Intentional teamplay and unintentional kingmaking has to be prevented by the system
One of the main reasons for why the idea of multiplayer tournaments seems to be problematic for a lot of people is that they believe that collusion can’t be prevented and that no judge could correctly rule when something was intentional illegal teamplay or just a misplay. To target collusion with how the tournament is organised, we need to have a look at how people would realistically try to get an advantage from illegal teamplay in a free for all tournament.
To actively help another player in a multiplayer event you would mostly have to sit at the same table and the assistance you can give is limited to that round. One method of helping another player win is for example to play worse than you could or to focus on the other opponents instead of making strategically correct decisions. Besides letting a judge decide if a move was intentionally made to help another player or just a misplay, we can try to discourage the behavior by using a tournament system that makes it very hard or even impossible for the helper to know what the outcome of the teamplay will be in the end. If we use an elimination system, helping another player win even one game would have a huge impact on the further progress of that player. By using the method described above (rounds alternating between balanced and stratified pods) it's almost impossible to predict how the helper would have to behave in the other games to further help his partner get a better ranking and enabling only one win wouldn't really do much for the overall performance in the tournament either. If someone still tries to do that it won't have a big impact on the tournament but it's actually unreasonable to try and collude in that system in the first place.
What is probably the most realistic scenario is when kingmaking happens through legal game mechanics. I'm not talking about someone taking a risk that didn't pay off or someone misjudging a situation and making a play that turns out to have helped an opponent…that's the nature of multiplayer and table talk is important to prevent especially less skilled players from handing out free wins frequently. And you are sure to have these people with poor threat assessment or little understanding of the format enter a public competition - it's not a problem though, multiplayer needs in-game communication even in a tournament (not from bystanders obviously).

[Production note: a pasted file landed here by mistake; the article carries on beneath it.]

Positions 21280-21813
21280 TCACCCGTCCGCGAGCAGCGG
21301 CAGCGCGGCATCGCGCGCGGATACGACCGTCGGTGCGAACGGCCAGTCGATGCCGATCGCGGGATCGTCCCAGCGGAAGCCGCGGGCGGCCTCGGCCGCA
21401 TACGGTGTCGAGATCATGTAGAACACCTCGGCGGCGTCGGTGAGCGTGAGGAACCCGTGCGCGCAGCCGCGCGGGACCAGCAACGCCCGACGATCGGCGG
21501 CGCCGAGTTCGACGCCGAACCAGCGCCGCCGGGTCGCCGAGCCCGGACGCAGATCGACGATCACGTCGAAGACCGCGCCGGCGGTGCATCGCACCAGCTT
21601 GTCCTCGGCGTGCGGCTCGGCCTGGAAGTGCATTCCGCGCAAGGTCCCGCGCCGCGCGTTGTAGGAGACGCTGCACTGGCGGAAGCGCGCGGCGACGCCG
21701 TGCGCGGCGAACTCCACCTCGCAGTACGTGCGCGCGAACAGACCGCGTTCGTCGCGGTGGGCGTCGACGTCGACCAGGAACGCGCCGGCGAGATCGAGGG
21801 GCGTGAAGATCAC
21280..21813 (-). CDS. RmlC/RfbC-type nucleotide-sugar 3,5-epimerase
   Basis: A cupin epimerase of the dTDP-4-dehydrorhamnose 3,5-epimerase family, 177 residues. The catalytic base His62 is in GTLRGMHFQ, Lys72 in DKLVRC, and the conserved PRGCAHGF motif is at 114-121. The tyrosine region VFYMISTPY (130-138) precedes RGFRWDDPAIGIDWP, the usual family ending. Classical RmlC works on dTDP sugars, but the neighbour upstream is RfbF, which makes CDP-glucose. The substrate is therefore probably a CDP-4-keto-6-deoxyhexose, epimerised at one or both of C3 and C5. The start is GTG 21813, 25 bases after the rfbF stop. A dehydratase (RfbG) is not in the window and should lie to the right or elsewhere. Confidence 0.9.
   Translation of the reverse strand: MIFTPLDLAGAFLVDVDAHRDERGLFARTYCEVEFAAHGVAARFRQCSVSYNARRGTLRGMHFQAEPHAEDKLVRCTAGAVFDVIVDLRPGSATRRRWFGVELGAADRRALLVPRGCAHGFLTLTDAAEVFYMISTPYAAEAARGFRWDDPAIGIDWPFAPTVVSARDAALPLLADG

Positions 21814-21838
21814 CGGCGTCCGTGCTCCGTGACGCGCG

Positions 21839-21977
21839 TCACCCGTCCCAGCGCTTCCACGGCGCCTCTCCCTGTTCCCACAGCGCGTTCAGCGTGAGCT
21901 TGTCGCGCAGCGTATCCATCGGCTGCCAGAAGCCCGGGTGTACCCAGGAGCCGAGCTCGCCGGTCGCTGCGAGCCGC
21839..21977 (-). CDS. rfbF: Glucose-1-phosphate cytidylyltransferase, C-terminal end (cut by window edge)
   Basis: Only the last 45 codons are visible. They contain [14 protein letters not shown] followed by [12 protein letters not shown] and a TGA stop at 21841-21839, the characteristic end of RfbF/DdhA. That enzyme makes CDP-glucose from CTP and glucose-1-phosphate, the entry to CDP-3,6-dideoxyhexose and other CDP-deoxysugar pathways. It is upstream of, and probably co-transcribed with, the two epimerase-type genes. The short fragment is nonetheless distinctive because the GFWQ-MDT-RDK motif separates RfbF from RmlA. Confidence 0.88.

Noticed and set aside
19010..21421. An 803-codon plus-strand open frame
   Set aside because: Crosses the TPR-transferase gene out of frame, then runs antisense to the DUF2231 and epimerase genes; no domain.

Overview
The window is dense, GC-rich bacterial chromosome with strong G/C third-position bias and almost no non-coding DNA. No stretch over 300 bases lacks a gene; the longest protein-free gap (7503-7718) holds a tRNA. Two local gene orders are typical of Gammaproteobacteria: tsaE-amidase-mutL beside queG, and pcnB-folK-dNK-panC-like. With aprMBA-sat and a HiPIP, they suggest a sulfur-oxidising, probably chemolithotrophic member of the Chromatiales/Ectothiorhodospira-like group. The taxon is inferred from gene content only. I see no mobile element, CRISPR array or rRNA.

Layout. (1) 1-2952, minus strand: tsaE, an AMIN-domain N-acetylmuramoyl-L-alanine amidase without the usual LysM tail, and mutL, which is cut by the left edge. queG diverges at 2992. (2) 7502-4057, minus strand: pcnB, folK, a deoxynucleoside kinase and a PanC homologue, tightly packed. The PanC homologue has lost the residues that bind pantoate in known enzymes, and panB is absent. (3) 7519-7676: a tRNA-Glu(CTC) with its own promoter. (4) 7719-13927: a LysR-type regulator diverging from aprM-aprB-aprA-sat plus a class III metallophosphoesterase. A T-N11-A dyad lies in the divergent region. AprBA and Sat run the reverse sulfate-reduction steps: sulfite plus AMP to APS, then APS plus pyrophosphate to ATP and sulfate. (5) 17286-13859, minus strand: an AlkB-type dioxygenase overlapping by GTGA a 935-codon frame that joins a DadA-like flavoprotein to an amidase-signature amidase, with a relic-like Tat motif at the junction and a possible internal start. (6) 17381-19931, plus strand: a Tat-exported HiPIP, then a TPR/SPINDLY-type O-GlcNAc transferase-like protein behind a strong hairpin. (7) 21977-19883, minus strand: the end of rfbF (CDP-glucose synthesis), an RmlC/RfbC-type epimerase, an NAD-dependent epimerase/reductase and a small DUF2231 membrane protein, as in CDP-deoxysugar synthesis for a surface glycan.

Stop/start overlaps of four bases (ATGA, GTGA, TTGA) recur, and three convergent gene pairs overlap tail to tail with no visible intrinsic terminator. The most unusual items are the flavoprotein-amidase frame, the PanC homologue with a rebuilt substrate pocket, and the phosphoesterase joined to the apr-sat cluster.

So, what is the kingmaking problem that needs to be addressed by the tournament system? It's people leaving the game before the round ends. Conceding is possible at any time according to the rules, even when spells/abilities are on the stack, and it makes perfect sense in 1vs1 matches, especially when you consider tournament play. In a match that requires 2 wins and has a time limit it makes indeed sense to forfeit one game that seems to be unwinnable and would take really long to finish. You will need the remaining time to play the other games of the match and maybe secure a 2:1 eventually. However, in multiplayer it's not “I lose, you win” when someone concedes but it's one of 3 remaining players and it's more or less predictable who of them is favoured when a certain player leaves at a given time. And as we play for one win per round (time reasons, remember?) it's even worse when even a single game turns into a lottery all of a sudden. Stax pieces suddenly disappearing, a lower number of opponents, controlling effects ending at instant speed, spells fizzling because of a vanishing opponent…
In a tournament it is assumed that players do want to win and avoid losing and base their actions on that goal. As we don't have rounds with more games, losing on your own behalf in that setting is a completely irrational move and that makes the remainder of the game random, which is what we don't want in a tournament. As you don't help yourself by conceding in multiplayer, it can be assumed that you actually want to help another player with winning over the other 2 opponents and that would be collusion. Therefore it's in the best interest of everyone to not allow conceding of individual players in a multiplayer tournament. Obviously, if someone has to leave the whole venue in a hurry for external reasons, they would drop from the whole event and the possibility of collusion can be excluded.